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Chronic Health Conditions: Taking an Active Role in Your Care

Your healthcare provider will work with you to set up a treatment plan. The plan may include medicines. It might also include ways to find emotional support. To feel more healthy and in control, do your best to follow your plan.

Doctor talking with middle aged female patient.

Talk with your healthcare provider

To make the most of your office visits, try these tips:

  • Bring a list of questions. Make a list of things you want to talk about, such as new treatments. Let your healthcare provider know you have questions. Don't be afraid to ask them. Write down what your provider says.

  • Keep a record of any changes. Write down any changes in your condition and in how you feel. Bring this to office visits.

  • Ask about other health services. Ask about seeing other providers such as dietitians or physical therapists.

  • Ask about complementary care. Ask if it may help to try things such as acupuncture or herbs.

  • Bring a family member or trusted friend with you. That person can help you understand and remember what you heard. They can also take notes for you. Then you can focus on talking with the provider.

Take your medicines

Learn about the medicines you take. For the best results, do the following:

  • Talk with your pharmacist. Ask your pharmacist if there are some foods, herbs, supplements, or medicines you shouldn't have while taking your medicine. This could include medicines you buy over the counter, such as aspirin. It may also include vitamins and herbs. Write the information down.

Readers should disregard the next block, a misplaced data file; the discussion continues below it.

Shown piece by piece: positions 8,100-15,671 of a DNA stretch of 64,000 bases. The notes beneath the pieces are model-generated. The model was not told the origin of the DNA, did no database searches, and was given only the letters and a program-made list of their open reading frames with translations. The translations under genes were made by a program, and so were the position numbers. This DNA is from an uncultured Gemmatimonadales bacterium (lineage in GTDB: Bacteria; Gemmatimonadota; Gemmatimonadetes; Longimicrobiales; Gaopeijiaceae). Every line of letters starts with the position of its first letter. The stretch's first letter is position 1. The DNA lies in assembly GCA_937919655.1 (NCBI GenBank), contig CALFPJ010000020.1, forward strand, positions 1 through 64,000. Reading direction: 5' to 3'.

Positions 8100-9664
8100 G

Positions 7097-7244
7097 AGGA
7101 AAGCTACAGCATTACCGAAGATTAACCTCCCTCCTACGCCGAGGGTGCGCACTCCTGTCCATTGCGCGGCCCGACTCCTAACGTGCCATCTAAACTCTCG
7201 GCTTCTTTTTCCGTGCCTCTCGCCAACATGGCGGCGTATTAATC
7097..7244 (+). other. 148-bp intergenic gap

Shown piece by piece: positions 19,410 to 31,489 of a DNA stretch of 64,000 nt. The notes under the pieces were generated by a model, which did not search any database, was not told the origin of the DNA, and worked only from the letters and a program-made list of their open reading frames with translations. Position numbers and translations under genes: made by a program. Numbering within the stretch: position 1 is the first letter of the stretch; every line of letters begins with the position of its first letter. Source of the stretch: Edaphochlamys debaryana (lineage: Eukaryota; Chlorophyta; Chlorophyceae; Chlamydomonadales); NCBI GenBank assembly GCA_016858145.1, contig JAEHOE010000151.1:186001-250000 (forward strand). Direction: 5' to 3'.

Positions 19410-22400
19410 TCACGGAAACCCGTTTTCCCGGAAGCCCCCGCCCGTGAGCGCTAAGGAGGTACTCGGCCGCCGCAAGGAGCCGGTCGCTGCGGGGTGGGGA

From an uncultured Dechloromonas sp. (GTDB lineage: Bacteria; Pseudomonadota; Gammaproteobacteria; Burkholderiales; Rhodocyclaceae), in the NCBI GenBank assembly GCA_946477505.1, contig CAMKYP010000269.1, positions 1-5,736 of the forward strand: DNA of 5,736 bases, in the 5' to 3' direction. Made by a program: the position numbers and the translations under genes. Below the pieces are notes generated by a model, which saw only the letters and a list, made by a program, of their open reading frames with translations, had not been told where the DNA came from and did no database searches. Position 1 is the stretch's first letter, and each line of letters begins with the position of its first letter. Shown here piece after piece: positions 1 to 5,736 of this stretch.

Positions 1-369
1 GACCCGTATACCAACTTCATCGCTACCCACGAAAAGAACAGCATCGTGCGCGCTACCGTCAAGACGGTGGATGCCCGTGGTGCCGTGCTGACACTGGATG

• Read labels. Use medicines only as directed. Don't skip doses. Don't increase or decrease the dose. Talk with your provider before you stop taking any medicines.

  • Don't share your medicines. Don't share medicines or take them from another person, even if it's the same medicine and dose.

  • Be aware of side effects. Tell your healthcare provider about any side effects. There may be other medicines you can try.

  • Store medicines correctly. Some are affected by heat or light.

  • Check the cost. Ask your health insurer about buying medicines through the mail. Or check with groups that focus on your condition. They may know other ways to save on costs.

  • Keep an updated list of your medicines. Keep this list in your wallet or on your electronic device. Give the list to your partner or a friend. That way there's a back-up in case of an emergency.

Start to deal with your feelings

When you're coping with a health problem, it's normal to be sad or depressed at times. Some medicines can also affect your mood. But tell someone if these feelings don't go away. Depression can be treated.

If you choose, share what you learn about your condition with the people in your life. Think about asking family members to come with you to a support group meeting. Learning more about your condition can ease their concerns. And it can make it easier for them to support you.

Online Medical Reviewer: Marianne Fraser MSN RN
Online Medical Reviewer: Paul Ballas MD
Online Medical Reviewer: Raymond Kent Turley BSN MSN RN
Date Last Reviewed: 4/1/2020
© 2000-2020 The StayWell Company, LLC. All rights reserved. This information is not intended as a substitute for professional medical care. Always follow your healthcare professional's instructions.